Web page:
Thinking Out Loud
Since 1976, productivity has fallen in Venezuela almost every year, while misery, inflation, corruption and insecurity have gone off the charts. The middle classes have all but disappeared
Here are two suggestions for governing Venezuela toward a constructive, inclusive, and prosperous future. First, level the playing field of elections so they are real contests. Second, abandon wealth distribution and reinitiate wealth creation so Venezuela can return to prosperity for all.
The will of the people is only achieved by transparent fair elections. That means no side has an unfair advantage to influence the outcome, which is not the case today in Venezuela. Government spending, law, regulations and military or police powers are overwhelmingly biased for itself and against the opposition, which is considered an enemy. The election voter roll, process, machinery and secret count are a black hole deserving of transparency and sunshine. Elections in Venezuela used to take place in clear daylight counted by citizens. Today they take place at the darkest hour of night counted by a government computer.
Even more important is reminding Venezuelans about their message for development. From 1900 to almost 1976, Venezuela achieved one of the highest growth rates and lowest inflation rates in the world through a wealth creation system that opened the economy to all. Almost one out of every three families was in the burgeoning middle classes then. Since 1976, productivity has fallen in Venezuela almost every year, while misery, inflation, corruption and insecurity have gone off the charts. The middle classes have all but disappeared. This decline is coincident with the state wealth distribution model that depends on oil for everything, and which has wasted hundreds of billions of dollars on domestic and foreign projects that make absolutely no sense.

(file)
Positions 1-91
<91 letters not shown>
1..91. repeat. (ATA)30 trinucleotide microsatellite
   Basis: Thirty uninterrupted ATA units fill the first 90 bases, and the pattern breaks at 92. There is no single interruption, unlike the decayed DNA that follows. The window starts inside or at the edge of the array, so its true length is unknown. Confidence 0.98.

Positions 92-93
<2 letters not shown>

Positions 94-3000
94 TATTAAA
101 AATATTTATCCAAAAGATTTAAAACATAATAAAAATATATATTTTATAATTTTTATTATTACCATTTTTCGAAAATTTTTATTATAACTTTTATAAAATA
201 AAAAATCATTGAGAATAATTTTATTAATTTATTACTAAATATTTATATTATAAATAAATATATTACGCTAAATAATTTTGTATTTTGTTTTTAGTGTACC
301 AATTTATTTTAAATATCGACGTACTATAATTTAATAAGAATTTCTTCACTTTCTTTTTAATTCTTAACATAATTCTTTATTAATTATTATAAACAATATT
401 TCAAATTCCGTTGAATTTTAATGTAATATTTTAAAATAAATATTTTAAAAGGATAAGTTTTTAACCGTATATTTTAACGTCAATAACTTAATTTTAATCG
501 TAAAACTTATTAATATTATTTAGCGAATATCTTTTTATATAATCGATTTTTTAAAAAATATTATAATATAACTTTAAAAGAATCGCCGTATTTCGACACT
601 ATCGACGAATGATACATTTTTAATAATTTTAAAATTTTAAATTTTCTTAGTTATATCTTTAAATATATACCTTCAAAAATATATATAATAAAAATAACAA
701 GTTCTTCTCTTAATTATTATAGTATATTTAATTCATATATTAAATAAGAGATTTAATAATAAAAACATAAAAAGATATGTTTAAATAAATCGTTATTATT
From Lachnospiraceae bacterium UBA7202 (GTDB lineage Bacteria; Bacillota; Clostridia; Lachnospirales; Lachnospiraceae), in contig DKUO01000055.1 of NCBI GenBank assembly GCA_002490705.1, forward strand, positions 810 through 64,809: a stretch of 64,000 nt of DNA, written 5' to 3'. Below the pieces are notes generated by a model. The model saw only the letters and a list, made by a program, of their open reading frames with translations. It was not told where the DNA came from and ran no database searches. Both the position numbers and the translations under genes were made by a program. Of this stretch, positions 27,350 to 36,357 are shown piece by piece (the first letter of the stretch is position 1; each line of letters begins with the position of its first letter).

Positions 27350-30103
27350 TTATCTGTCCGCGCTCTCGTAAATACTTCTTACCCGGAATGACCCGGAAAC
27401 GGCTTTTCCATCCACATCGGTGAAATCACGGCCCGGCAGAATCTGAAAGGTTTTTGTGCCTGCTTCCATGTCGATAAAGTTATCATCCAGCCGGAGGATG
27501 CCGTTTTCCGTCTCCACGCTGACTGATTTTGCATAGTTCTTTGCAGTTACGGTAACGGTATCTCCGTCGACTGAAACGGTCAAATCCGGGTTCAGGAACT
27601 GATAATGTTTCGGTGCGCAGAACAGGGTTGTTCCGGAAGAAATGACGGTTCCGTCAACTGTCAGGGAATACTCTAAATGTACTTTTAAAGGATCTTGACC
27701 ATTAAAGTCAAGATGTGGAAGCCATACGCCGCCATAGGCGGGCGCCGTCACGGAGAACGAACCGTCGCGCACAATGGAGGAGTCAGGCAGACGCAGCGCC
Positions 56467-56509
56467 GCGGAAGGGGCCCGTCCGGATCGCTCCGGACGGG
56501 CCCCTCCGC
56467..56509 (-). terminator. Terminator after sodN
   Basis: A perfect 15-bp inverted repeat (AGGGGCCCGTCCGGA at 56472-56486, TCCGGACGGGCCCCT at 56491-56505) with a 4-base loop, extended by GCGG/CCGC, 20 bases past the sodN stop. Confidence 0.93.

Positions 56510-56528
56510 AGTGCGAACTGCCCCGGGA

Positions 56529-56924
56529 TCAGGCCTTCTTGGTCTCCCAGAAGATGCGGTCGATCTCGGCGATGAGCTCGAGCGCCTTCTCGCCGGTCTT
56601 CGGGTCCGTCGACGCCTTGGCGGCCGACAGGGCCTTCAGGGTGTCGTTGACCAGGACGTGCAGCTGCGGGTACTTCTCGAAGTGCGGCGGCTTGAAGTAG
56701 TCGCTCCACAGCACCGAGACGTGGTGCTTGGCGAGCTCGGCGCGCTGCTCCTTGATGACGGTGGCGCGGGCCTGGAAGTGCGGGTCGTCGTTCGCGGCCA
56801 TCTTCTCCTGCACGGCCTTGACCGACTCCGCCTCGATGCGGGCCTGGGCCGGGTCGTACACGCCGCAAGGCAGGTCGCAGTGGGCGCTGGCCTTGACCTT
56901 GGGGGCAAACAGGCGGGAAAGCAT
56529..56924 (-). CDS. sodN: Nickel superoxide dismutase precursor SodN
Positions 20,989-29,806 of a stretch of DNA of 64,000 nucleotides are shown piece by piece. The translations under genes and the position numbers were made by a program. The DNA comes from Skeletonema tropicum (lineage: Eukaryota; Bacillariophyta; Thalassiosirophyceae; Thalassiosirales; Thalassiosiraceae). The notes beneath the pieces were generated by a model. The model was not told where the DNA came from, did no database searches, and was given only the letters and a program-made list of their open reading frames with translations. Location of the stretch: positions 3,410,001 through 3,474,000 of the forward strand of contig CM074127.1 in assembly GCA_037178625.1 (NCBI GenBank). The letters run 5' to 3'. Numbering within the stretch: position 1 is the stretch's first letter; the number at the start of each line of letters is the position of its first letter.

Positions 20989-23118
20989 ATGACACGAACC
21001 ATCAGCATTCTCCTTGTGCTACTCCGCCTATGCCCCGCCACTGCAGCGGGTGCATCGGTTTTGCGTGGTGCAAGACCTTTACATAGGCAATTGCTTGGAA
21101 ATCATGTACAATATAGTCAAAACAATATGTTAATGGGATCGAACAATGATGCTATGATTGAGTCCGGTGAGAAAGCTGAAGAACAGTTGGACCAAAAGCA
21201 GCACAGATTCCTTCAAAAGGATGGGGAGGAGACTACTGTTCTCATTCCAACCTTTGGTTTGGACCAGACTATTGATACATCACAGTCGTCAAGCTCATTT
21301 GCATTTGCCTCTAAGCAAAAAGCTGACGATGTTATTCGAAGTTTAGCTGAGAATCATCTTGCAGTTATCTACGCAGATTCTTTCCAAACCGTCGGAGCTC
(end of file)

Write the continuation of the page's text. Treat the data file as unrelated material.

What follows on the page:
The Venezuela of 1900 1976 was producing wealth for the rising middle classes, a chance for the poor to move up the economic ladder, equality under the law, universal education that was respected, the first democracy in South America, and hope for everyone in the country. It is worth thinking about that wonderful age in Venezuela and how to recapture its spirit again.
At first she agreed that I use her real name, that she had no problems with that at all. After all, living with HIV had driven her to help others – as a workshop facilitator giving talks and conducting seminars, or as a volunteer for local AIDS Service Organizations like Acción Solidaria (Solidary Action) and Mujeres Unidas por la Salud (Women United for Health, or Musa), a support group network for HIV-positive women. But when we were well into the interview, the realization that she might lose her private health insurance coverage made her change her mind.